The problem is that just as you are craving the prospect of a cozy evening in front of a fire, she has a fire in her belly, mountains to move -- or at least climb -- personal goals to pursue that have perhaps been deferred over the course of the childbearing and raising years.

Yet there is love between you. The prospect of leaving the marriage fills you both with sadness. On the other hand, she finds herself gnashing her teeth with despair. Repeatedly, like the Whos from Dr. Seuss's Whoville, she calls out "We are here! We are here! We are here!" She attempts to state her case and hits a brick wall. She gnashes her teeth some more, convinced that if only she could hire the actress from "Gett" to recite her lines, you would understand her point of view, would actually see her.

This poignant fantasy of mine gave birth to a novel idea: to write a Singles Ads, articulating what I sought in a love relationship, clarifying whom I was at this moment in my life.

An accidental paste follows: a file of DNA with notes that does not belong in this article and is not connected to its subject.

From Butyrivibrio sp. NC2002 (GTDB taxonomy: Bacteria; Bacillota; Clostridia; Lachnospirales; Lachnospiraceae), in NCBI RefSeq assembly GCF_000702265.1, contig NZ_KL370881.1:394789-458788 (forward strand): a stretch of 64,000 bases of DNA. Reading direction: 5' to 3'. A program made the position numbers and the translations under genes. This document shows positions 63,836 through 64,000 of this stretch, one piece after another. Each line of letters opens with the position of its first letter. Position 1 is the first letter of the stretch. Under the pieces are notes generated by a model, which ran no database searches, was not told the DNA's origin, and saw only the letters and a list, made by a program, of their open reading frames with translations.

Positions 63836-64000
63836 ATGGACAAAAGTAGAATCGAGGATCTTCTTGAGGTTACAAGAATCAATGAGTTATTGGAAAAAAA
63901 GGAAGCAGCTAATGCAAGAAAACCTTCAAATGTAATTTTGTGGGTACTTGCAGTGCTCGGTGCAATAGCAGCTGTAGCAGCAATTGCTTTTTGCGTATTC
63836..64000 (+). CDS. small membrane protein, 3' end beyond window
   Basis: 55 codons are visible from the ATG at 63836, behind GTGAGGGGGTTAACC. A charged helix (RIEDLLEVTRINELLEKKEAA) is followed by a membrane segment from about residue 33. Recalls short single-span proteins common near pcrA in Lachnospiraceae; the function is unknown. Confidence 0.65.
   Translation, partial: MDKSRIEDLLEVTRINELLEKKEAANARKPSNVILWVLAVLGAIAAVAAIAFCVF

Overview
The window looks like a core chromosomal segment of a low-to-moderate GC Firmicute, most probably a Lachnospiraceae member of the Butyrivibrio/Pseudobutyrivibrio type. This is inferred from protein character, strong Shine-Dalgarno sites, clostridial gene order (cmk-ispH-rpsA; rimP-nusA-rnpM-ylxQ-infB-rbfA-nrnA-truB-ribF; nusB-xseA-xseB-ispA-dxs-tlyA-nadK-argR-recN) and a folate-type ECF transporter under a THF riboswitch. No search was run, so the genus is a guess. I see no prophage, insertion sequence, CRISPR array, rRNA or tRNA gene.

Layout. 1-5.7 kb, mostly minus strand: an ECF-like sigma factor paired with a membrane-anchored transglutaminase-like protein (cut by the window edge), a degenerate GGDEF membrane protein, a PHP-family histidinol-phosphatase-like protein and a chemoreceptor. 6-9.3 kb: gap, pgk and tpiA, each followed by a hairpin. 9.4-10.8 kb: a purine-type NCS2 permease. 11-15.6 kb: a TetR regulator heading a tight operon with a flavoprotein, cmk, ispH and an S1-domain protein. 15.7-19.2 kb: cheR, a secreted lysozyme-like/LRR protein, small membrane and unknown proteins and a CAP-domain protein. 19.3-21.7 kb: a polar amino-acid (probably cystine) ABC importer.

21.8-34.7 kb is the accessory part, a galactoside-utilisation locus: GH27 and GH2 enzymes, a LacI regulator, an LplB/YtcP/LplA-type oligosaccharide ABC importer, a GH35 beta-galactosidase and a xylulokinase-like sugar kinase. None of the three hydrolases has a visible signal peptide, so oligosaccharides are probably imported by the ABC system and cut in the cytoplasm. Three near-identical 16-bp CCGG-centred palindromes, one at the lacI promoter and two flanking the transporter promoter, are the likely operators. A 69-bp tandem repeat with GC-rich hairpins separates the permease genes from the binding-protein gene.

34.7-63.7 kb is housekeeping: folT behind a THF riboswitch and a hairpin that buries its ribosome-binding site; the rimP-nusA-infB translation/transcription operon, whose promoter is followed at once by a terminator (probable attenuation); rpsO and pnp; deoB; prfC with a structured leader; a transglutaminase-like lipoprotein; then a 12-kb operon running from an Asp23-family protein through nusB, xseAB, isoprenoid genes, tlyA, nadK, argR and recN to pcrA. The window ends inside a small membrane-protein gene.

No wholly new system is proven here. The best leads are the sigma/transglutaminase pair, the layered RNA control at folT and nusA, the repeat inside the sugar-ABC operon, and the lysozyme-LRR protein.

One month ago, on a morning such as this one, head and heart overflowing, I wrote such an ad. It began with these words:

Incurably curious, endlessly energetic, creative, compassionate and complex cutie has arrived at the Empty Nest stage of life looking for adventure -- cultural, spiritual, sensual, intellectual, personal, global and more -- and someone special to share it with.

As I wrote, I felt possessed of the power of creativity and hope. As I wrote, I identified what I believed formed the basis of a life-long relationship. I wrote, edited, wrote some more, read what I had written, cried, paused, drank coffee and pressed Save.

Since that day, I have revisited that Word file perhaps a dozen times, making minor changes, feeling suffused with admiration for my idea, thinking of its novelty.

I've also felt scared.

I've been scared by how authentic it is, how naked, how realistic a Singles Ad it seems.

Like the song "Pina Colada," my wish is that when I share it with my husband -- or when we exchange our respective Singles Ads as I have suggested to him that he craft his own -- we will laugh ruefully upon discovering that we are the very person the other has been seeking all along.